I hadn’t received any emails between Wednesday afternoon and Sunday morning when we said our goodbyes and left for home.  Once out of the woods, emails flooded my phone’s inbox.  I started reading them, convinced something had gone completely wrong and it was my fault.  But instead, what I found was awesome.  When I didn’t respond after half a day, the emails indicated people met and worked out issues to keep progress moving.  Decisions were made.  They worked out their problems.  Status’ were sent without reminders.  Daily updates from key team members were also sent.  No one died!

Upon quickly catching up, I sat back for the three hour drive home happy in knowing I didn’t have any fires to fight later that night Monday (at least that I know of).  It shows me I can go off the grid and not have to worry.  Work will get done and the world will not end!

The Best Communication Doesn’t Always Require Words

As someone who’s been in the project portfolio management profession for 18 years, I can attest to the statistic that project managers spend 90% of their time communicating.  We’re talking, emailing, in meetings, on the phone, instant messaging and more throughout the day.  But when a team clicks, I’ve found that words aren’t always needed.

Take a group of bicycle riders.  When they’re riding in a line, or peloton, very rarely do you hear them talk.  Most often, you’ll see them use hand gestures.  For some that have been together for quite awhile, they just know based on small head gestures or about how long someone can hang out front.  Ultimately, they don’t require words.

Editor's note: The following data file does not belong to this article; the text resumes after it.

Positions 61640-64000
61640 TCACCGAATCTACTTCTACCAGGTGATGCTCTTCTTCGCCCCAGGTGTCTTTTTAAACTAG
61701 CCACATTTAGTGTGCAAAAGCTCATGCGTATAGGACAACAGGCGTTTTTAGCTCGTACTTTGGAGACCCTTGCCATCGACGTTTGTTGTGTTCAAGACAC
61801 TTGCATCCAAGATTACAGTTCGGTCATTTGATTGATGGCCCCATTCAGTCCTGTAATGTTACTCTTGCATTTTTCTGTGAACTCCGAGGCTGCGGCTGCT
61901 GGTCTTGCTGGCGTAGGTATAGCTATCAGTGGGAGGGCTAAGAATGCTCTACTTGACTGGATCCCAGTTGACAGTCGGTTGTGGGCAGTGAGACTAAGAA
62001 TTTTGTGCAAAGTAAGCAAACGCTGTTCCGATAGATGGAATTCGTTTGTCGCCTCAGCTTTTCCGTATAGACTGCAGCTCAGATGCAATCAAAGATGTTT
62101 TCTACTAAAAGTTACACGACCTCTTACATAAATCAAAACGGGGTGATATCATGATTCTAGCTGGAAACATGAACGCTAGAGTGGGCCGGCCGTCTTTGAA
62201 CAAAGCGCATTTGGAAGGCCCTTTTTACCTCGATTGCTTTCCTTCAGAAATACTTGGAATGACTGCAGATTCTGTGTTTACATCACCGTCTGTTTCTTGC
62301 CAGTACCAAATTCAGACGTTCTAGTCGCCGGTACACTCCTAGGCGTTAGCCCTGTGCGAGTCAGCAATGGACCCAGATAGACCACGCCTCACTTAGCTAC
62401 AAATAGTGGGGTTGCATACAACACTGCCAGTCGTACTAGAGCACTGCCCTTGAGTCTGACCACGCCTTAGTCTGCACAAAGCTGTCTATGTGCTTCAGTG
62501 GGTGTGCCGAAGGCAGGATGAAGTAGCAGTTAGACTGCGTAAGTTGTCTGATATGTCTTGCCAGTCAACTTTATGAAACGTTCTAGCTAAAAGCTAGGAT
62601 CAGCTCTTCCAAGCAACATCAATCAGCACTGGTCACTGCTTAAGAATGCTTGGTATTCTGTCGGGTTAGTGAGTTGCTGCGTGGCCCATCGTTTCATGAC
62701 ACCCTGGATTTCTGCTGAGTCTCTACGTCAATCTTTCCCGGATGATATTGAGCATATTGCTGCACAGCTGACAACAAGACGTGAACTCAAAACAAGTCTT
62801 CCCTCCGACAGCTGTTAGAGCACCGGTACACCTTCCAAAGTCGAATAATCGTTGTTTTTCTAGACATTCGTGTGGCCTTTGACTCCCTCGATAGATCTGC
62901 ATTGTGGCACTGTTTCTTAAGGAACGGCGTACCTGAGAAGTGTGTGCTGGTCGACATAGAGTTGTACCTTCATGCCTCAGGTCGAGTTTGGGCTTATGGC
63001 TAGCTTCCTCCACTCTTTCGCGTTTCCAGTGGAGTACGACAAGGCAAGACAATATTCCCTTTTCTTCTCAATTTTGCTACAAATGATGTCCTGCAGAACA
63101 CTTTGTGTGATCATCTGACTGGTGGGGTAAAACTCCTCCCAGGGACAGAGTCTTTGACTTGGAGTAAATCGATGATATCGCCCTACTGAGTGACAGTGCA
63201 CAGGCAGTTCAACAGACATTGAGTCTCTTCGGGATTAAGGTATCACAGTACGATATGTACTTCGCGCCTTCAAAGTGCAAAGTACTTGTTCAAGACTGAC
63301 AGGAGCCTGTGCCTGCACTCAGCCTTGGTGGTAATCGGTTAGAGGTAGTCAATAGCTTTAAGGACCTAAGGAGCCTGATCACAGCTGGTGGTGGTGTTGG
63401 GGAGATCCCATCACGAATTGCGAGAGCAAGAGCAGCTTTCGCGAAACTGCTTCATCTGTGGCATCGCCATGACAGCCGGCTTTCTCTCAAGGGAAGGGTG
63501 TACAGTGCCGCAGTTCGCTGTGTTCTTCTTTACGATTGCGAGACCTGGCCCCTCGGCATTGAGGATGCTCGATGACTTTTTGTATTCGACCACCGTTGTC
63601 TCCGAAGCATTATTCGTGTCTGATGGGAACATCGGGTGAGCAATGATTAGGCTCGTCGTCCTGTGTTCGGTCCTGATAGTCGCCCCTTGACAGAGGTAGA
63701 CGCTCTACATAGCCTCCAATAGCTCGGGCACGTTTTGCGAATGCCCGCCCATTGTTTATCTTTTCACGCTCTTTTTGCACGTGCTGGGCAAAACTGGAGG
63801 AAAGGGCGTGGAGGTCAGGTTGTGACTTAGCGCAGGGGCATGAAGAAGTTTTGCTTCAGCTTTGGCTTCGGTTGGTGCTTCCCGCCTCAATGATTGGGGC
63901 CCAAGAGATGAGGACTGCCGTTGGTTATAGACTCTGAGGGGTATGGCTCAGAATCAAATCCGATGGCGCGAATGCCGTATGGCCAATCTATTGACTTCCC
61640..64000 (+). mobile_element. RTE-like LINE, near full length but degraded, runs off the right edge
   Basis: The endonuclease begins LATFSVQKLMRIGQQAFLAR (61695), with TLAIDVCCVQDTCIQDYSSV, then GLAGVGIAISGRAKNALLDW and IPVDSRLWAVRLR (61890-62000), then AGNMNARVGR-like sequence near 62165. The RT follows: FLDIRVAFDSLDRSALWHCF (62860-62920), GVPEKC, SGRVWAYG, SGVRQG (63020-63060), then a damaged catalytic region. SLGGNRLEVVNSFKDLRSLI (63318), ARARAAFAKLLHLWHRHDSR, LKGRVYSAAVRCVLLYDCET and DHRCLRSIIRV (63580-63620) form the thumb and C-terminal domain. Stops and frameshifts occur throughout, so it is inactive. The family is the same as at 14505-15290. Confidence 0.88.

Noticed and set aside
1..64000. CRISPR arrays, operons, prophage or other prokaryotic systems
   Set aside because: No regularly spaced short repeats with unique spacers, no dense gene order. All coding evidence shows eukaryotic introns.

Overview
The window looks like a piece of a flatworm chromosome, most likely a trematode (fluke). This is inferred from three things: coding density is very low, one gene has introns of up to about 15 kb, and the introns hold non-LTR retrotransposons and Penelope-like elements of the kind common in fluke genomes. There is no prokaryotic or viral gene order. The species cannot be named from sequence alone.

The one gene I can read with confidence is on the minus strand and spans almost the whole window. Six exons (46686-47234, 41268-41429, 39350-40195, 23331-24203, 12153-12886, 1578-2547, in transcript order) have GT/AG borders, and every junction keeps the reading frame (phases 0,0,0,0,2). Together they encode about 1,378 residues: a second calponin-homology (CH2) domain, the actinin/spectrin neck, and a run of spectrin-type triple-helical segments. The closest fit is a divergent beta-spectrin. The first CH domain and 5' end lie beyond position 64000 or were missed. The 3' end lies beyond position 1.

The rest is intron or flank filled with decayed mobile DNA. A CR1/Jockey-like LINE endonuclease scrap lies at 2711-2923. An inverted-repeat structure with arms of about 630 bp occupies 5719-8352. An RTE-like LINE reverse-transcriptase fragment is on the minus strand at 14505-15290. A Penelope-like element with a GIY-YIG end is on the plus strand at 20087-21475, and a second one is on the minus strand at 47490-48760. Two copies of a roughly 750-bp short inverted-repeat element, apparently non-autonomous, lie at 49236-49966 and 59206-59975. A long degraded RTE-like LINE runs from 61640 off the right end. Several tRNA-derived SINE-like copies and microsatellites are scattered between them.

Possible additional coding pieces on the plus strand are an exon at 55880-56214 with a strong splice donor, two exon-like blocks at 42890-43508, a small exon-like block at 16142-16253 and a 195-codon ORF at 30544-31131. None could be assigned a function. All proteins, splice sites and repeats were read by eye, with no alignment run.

Now think of a project team you’ve been on that really clicked.  They all start with the forming/storming/norming processes.  But when they start performing, there’s a chemistry that takes place where words aren’t always needed and non-verbals take over.

For example, one of the last projects I was on I worked very closely with an application development lead.  Her and I worked very well together.  We had a couple of challenging team members that needed constant supervision.  At first, her and I had to step away to talk quick when we had to address an issue, then come back to the person.  Over time, our body language and hand gestures took over and could address problems real-time instead of stepping out.

As teams and people work, verbal communication is necessary, but not always required.  The best communication doesn’t always require words when non-verbals can do the talking for you.